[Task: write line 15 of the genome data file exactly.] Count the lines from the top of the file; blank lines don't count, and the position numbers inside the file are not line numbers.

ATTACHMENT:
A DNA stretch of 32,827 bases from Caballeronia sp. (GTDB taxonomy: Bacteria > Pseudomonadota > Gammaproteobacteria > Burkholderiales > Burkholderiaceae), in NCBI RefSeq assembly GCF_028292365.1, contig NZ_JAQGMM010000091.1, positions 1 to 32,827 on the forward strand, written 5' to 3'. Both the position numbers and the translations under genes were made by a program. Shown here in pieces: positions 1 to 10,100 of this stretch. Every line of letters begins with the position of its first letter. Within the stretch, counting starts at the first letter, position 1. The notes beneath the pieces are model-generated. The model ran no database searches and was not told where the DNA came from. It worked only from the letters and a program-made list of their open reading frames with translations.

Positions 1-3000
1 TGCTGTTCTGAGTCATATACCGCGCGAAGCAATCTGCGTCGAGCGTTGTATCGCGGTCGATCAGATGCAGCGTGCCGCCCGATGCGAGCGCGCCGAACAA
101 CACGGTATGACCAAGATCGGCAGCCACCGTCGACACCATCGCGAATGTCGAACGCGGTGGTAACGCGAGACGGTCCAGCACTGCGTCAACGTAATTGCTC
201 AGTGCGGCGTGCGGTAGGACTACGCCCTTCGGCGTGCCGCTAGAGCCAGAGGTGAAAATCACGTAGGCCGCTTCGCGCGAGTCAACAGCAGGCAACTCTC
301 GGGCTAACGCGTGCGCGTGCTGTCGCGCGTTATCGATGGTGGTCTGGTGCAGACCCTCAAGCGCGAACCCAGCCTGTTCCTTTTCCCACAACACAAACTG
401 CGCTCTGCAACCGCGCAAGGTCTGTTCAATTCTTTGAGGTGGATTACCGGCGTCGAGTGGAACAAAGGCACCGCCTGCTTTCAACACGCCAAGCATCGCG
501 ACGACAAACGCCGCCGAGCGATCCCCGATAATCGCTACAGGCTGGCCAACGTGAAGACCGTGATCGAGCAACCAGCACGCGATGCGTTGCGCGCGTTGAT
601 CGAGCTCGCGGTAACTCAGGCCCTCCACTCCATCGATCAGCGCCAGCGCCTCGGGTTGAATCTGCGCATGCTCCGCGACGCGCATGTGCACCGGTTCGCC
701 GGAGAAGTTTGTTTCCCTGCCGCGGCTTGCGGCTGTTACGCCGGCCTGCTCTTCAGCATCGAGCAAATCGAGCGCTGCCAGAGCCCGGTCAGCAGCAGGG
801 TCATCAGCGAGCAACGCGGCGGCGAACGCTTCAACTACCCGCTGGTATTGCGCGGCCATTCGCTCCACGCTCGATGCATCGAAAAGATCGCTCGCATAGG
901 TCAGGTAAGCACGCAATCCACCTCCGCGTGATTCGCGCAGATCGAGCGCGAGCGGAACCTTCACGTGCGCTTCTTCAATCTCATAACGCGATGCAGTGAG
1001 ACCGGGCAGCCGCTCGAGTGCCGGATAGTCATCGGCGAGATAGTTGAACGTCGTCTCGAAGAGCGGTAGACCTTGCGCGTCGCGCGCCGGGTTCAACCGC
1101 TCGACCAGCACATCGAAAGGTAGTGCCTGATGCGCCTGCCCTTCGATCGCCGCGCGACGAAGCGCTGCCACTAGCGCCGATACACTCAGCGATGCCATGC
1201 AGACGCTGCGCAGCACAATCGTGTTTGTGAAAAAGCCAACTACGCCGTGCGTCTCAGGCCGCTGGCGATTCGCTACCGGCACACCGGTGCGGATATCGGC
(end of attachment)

1201 AGACGCTGCGCAGCACAATCGTGTTTGTGAAAAAGCCAACTACGCCGTGCGTCTCAGGCCGCTGGCGATTCGCTACCGGCACACCGGTGCGGATATCGGC